Total Cost: The next task is to divide Phil's revenue between the total cost of production and his profit. Unfortunately the MC is not sufficient for this task. Other cost information is needed, in particular, the average total cost curve. Click the [ATC Curve] button to add this curve, labeled ATC, to the graph. Much like price times quantity generates total revenue, average total cost times quantity generates total cost. The average total cost of producing 7 pounds of zucchinis is $3 per pound. This is found at the point where the vertical line designating the profitmaximizing 7 pounds of quantity intersects the ATC curve. Total cost is then average total cost ($3) times quantity (7), which is $21.
This total cost can be graphically highlighted as the rectangle bounded by the vertical and horizontal axes on the left and bottom, the horizontal line indicating $3 average total cost on the top, and the vertical line indicating 7 pounds of zucchinis on the right. Click the [Total Cost] button to illustrate this area.
 Profit: The difference between the total revenue area and the total cost area is economic profit, equal to $7. This is the smaller rectangle near the top of the total revenue area. It is bounded on the left by the vertical price axis, on the top by the MR curve, on the bottom by the horizontal line indicating $3 average total cost, and on the right by the vertical line indicating 7 profitmaximizing pounds of zucchini production. Click the [Profit] button to highlight this area.
 Total Variable Cost: Next up is the division of total cost between total variable cost and total fixed cost. This division is possible by adding one more curve to the graphthe average variable cost curve. Click the [AVC Curve] button to add this curve, labeled AVC, to the graph. The point at which the vertical line indicating 7 pounds of zucchinis intersects this AVC curve identifies average variable cost, which is $2.57 per pound of zucchinis. Total variable cost is then average variable cost ($2.57) times quantity (7), which is $18. Total fixed cost is the difference between total cost ($21) and total variable cost ($18), which is $3. Total variable cost is the lower rectangular area bounded by the vertical and horizontal axes on the left and bottom, the line indicating average variable cost of $2.57 on the top, and the vertical line indicating 7 profitmaximizing pounds of zucchini production on the right. Clicking the [Total Variable Cost] button highlights this area.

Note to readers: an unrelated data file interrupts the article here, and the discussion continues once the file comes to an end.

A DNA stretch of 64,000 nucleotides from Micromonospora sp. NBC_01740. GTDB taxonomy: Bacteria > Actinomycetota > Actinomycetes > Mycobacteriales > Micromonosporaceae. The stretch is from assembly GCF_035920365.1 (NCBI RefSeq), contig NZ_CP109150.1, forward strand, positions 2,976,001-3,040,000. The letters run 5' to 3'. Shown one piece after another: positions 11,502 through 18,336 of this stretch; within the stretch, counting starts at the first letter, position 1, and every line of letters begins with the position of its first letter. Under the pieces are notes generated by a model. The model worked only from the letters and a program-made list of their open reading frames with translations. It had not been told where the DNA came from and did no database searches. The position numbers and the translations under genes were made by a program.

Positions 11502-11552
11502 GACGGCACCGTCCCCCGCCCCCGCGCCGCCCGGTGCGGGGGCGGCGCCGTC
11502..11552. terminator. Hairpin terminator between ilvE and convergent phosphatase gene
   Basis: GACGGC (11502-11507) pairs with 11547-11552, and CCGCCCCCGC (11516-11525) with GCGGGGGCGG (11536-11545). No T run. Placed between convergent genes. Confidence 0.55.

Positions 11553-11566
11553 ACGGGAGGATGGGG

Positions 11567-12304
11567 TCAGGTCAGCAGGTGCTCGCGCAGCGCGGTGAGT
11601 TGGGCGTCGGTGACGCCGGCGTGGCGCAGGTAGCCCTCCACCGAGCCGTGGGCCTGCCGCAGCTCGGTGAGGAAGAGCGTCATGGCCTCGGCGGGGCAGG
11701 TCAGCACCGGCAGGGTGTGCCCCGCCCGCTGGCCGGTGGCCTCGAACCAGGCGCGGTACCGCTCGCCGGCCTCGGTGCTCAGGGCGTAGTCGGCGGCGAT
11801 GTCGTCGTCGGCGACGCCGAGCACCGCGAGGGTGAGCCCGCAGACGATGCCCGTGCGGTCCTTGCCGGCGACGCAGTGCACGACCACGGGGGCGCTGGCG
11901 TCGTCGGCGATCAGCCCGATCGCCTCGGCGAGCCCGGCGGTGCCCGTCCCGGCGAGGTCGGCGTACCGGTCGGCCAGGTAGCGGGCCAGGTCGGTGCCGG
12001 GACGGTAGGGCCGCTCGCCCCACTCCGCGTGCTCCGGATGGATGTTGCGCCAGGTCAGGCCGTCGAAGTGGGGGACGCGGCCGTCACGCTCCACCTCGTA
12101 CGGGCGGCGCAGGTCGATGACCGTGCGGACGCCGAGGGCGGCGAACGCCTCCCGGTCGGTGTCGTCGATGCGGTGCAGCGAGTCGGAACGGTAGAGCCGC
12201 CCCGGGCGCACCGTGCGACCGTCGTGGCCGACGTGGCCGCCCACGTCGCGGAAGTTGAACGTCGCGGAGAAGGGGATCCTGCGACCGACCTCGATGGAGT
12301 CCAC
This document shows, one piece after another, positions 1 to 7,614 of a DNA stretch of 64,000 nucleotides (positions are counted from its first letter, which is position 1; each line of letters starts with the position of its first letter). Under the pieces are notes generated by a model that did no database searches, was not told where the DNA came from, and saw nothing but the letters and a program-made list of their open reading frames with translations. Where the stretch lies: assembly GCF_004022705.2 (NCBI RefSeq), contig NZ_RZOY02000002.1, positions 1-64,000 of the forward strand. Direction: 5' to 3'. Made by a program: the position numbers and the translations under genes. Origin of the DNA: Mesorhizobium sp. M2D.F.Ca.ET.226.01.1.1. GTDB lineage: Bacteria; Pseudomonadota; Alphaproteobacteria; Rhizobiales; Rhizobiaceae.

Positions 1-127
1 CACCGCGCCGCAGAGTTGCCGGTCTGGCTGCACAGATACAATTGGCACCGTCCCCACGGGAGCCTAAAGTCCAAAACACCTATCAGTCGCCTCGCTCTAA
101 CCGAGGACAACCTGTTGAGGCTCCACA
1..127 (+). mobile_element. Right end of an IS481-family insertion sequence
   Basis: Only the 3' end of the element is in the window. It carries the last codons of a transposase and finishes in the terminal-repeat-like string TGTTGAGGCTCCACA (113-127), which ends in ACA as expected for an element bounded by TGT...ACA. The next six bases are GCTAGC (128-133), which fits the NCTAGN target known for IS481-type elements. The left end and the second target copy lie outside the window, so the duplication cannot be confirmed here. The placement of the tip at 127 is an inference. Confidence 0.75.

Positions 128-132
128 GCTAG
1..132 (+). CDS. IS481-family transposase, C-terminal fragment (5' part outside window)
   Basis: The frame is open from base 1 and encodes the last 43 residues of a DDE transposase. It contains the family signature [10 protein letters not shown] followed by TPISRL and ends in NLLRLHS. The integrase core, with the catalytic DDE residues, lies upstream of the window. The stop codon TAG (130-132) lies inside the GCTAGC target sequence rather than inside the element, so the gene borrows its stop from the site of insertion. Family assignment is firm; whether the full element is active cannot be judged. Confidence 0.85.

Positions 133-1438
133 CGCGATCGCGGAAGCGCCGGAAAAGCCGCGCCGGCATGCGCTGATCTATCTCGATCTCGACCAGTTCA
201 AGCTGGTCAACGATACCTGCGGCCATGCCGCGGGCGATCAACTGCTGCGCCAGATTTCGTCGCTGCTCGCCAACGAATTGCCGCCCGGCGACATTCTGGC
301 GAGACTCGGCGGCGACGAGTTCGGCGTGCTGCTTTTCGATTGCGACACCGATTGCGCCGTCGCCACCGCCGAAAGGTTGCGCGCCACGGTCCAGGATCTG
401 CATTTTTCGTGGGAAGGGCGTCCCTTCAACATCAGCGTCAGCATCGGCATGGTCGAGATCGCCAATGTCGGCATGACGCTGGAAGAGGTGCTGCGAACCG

Total Fixed Cost: The last area to identify is total fixed cost. The portion of the total cost area not used for total variable cost goes for total fixed cost. The middle rectangle bounded on the left by the vertical price axis, on the top by the horizontal line indicating $3 average total cost, on the bottom by the horizontal line indicating $2.57 average variable cost, and on the right by the vertical line indicating 7 profitmaximizing pounds of zucchini production is total fixed cost. Click the [Total Fixed Cost] button to highlight this area.
Before leaving Phil and his zucchini production, consider just how lucky Phil has been. The market price, though no action on Phil's part (because he has no market control) is high enough to generate economic profit. This $4 zucchini price generates sufficient total revenue for Phil to pay all costtotal variable cost and total fixed cost. However, should this market price, over which Phil has no control, drop, then Phil would have to reevaluate his production decision. If the price declines enough, Phil could incur a loss and be forced to decide if it is worthwhile to continue in the zucchini growing business.
Recommended Citation:PERFECT COMPETITION, REVENUE DIVISION, AmosWEB Encyclonomic WEB*pedia, http://www.AmosWEB.com, AmosWEB LLC, 20002024. [Accessed: November 4, 2024]. Check Out These Related Terms...       Or For A Little Background...                        And For Further Study...